In this Aug. 1, 2018, file photo Vice President Mike Pence and Navy Rear Adm. Jon Kreitz, deputy director of the POW/MIA Accounting Agency, right, watch as military members carry transfer cases from a C-17 at a ceremony marking the arrival of the remains believed to be of American service members who fell in the Korean War at Joint Base Pearl Harbor-Hickam, Hawaii. (Susan Walsh/AP)
WASHINGTON — The remains of a U.S. soldier believed to have been captured by Chinese forces in North Korea in December 1950 and later died in a prisoner-of-war camp have been identified, officials said Thursday.
The soldier, Sgt. Frank Julius Suliman, is the third American service member to be identified from among 55 boxes of bones and other material that the North Korean government handed over to the United States last summer. Efforts to identify them are led by a Defense Department laboratory in Hawaii.
The Pentagon said Suliman, a member of the 9th Infantry Regiment of the 2nd Infantry Division, was from New Jersey, but it did not immediately have more detailed information such as his hometown or date of birth. His remains were identified on Jan. 15.
The return of unspecified numbers of Korean War remains was among commitments made by North Korean leader Kim Jong Un during his summit meeting with President Donald Trump in June. Kim also agreed to “work toward” denuclearization of the Korean Peninsula, but efforts to move that deal toward an elimination of the North’s nuclear weapons have been stalled. A follow-up summit is expected to be held next month.
Although the Pentagon wants to make arrangements to recover additional U.S. battlefield remains from North Korea this year, the North Koreans thus far have been unwilling to agree to face-to-face negotiations.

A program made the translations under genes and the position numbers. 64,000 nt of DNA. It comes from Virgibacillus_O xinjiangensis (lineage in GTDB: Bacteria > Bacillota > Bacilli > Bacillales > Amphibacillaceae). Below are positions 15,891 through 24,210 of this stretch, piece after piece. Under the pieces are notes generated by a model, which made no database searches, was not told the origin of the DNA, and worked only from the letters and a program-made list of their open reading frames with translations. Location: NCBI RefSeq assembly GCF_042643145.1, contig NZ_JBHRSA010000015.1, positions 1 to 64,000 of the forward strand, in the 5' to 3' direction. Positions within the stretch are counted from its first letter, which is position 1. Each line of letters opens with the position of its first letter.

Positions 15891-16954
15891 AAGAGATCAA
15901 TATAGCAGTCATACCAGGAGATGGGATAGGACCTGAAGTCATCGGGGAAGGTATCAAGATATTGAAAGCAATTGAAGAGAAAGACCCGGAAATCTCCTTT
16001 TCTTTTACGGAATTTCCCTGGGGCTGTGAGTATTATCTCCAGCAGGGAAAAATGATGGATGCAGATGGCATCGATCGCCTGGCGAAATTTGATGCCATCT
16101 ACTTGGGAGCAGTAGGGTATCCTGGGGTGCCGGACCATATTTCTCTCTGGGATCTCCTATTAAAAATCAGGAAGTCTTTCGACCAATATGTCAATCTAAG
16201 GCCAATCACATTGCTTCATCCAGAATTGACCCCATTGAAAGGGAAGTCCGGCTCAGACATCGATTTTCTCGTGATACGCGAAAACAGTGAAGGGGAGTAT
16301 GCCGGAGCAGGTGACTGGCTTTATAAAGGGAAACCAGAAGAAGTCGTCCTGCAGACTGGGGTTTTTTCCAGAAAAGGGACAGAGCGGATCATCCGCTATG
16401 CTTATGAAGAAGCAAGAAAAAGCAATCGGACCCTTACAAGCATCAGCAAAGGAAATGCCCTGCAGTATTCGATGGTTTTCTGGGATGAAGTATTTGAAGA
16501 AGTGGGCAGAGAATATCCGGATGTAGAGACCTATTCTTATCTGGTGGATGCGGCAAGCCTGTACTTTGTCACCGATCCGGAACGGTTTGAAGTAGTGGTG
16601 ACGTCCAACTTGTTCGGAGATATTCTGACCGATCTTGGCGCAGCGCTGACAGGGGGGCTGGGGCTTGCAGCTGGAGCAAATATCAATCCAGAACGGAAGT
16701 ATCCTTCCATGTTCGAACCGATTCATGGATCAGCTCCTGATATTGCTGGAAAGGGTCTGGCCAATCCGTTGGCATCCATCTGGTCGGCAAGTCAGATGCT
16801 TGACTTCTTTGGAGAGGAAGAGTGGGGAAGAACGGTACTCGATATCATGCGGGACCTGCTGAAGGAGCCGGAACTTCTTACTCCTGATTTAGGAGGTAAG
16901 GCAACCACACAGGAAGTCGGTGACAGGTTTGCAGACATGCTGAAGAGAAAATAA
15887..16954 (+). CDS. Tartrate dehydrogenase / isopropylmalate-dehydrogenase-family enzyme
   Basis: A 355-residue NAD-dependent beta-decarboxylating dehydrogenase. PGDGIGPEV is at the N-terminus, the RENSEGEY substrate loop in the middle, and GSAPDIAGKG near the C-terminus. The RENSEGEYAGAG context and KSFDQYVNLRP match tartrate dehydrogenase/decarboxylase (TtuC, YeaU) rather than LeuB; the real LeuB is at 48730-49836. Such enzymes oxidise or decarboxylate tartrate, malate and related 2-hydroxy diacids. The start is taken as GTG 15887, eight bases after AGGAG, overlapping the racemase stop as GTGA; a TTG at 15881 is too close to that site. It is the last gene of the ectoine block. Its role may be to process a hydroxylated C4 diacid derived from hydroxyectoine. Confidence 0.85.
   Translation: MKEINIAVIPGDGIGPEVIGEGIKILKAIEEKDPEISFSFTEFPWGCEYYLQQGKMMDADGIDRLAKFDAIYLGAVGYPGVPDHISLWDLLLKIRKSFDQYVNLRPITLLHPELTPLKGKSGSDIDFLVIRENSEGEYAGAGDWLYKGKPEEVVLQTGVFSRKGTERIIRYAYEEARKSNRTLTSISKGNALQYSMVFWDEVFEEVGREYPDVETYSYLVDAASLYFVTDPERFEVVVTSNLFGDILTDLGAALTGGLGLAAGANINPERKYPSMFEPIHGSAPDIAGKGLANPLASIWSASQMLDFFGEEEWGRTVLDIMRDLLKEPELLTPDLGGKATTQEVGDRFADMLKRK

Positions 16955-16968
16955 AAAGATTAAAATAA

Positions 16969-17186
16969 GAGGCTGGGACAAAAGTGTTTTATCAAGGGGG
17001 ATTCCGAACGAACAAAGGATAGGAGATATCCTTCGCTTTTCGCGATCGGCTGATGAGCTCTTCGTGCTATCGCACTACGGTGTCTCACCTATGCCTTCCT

By the Pentagon’s account, Suliman was captured by Chinese forces on Dec. 1, 1950. He had been riding in a vehicle convoy when it was halted by a roadblock south of Kunu-ri, North Korea. Fellow soldiers later reported that Suliman was captured after they abandoned their vehicles to proceed on foot.
Hundreds of thousands of Chinese soldiers entered the Korean War on North Korea’s behalf in the fall of 1950 after U.S. forces gained the upper hand with the Inchon landing in September. The Chinese pushed the Americans and their South Korean allies south; thousands were buried in shallow battlefield graves or perished in POW camps.
By the Pentagon’s account, Suliman was taken to a Chinese-run camp at Pukchin-Tarigol in northern North Korea, and he died there in March 1951. The camp was in a narrow valley that the Americans called “Death Valley.” Soldiers who survived captivity there recalled harsh conditions, with little food and rampant disease.
The Pentagon says the remains of 350 Americans may be at the “Death Valley” camp. In all, the Pentagon believes the remains of more than 5,000 U.S. servicemen who perished in North Korea could be recovered.
The Pentagon says it has not yet determined how many U.S. servicemen may be identified from the remains in the 55 boxes returned by North Korea last August. Prior to Suliman, only two had been positively identified. They are Army Master Sgt. Charles H. McDaniel, of Butler, Missouri, and Vernon, Indiana, and Army Pfc. William H. Jones, of Nash County, North Carolina.